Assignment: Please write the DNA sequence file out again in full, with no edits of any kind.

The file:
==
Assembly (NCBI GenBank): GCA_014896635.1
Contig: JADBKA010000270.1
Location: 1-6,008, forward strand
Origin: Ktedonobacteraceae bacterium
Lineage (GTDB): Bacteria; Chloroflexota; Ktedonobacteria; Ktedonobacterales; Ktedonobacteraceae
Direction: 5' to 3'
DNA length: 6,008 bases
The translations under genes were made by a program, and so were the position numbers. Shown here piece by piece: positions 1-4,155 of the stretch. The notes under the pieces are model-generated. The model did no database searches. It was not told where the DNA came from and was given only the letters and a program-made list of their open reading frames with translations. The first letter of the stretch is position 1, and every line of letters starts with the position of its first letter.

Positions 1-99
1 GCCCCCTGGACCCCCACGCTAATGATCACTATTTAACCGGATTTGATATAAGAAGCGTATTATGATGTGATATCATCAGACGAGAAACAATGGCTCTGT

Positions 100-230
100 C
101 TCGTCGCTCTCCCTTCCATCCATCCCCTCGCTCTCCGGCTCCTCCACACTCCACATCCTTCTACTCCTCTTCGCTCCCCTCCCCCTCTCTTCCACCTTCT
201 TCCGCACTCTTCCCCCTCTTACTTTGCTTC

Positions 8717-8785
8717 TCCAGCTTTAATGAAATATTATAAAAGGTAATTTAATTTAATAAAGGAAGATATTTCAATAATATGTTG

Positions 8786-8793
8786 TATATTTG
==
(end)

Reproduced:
Assembly (NCBI GenBank): GCA_014896635.1
Contig: JADBKA010000270.1
Location: 1-6,008, forward strand
Origin: Ktedonobacteraceae bacterium
Lineage (GTDB): Bacteria; Chloroflexota; Ktedonobacteria; Ktedonobacterales; Ktedonobacteraceae
Direction: 5' to 3'
DNA length: 6,008 bases
The translations under genes were made by a program, and so were the position numbers. Shown here piece by piece: positions 1-4,155 of the stretch. The notes under the pieces are model-generated. The model did no database searches. It was not told where the DNA came from and was given only the letters and a program-made list of their open reading frames with translations. The first letter of the stretch is position 1, and every line of letters starts with the position of its first letter.

Positions 1-99
1 GCCCCCTGGACCCCCACGCTAATGATCACTATTTAACCGGATTTGATATAAGAAGCGTATTATGATGTGATATCATCAGACGAGAAACAATGGCTCTGT

Positions 100-230
100 C
101 TCGTCGCTCTCCCTTCCATCCATCCCCTCGCTCTCCGGCTCCTCCACACTCCACATCCTTCTACTCCTCTTCGCTCCCCTCCCCCTCTCTTCCACCTTCT
201 TCCGCACTCTTCCCCCTCTTACTTTGCTTC

Positions 8717-8785
8717 TCCAGCTTTAATGAAATATTATAAAAGGTAATTTAATTTAATAAAGGAAGATATTTCAATAATATGTTG

Positions 8786-8793
8786 TATATTTG